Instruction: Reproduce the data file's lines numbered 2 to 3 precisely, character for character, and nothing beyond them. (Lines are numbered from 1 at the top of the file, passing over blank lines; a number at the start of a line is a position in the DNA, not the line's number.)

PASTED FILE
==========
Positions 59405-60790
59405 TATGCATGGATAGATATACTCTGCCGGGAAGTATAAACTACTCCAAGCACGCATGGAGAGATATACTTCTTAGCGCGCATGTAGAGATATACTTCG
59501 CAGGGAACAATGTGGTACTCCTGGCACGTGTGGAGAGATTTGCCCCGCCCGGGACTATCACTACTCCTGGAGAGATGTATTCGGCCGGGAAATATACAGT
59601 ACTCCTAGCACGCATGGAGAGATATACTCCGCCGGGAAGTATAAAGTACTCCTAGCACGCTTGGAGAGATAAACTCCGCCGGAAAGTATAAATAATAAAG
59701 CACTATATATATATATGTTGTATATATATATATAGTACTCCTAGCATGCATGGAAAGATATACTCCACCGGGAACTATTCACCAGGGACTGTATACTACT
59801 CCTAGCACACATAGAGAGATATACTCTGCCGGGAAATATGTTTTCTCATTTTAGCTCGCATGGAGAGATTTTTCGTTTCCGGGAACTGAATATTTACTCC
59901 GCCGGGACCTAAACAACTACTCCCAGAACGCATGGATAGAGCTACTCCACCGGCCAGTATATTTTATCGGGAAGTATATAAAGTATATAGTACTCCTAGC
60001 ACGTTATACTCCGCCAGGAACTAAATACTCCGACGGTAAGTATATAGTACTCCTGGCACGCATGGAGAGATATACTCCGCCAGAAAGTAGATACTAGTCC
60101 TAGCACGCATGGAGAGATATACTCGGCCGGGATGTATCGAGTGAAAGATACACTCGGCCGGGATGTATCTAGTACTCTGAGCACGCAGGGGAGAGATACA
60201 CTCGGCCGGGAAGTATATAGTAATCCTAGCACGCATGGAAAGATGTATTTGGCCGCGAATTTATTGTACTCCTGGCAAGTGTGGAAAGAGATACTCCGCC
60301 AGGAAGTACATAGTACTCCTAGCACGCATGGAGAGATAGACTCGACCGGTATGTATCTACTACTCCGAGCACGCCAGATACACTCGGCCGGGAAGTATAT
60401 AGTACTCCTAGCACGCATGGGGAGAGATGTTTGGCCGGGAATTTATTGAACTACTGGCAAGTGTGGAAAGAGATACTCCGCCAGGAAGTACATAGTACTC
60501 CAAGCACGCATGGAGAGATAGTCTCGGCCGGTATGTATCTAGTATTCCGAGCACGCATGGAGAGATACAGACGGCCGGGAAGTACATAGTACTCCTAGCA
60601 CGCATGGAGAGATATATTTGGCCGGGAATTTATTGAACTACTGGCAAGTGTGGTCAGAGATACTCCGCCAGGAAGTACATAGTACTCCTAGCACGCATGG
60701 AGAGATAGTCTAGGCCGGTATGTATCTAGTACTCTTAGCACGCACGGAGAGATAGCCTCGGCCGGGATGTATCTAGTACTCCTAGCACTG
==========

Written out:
59405 TATGCATGGATAGATATACTCTGCCGGGAAGTATAAACTACTCCAAGCACGCATGGAGAGATATACTTCTTAGCGCGCATGTAGAGATATACTTCG
59501 CAGGGAACAATGTGGTACTCCTGGCACGTGTGGAGAGATTTGCCCCGCCCGGGACTATCACTACTCCTGGAGAGATGTATTCGGCCGGGAAATATACAGT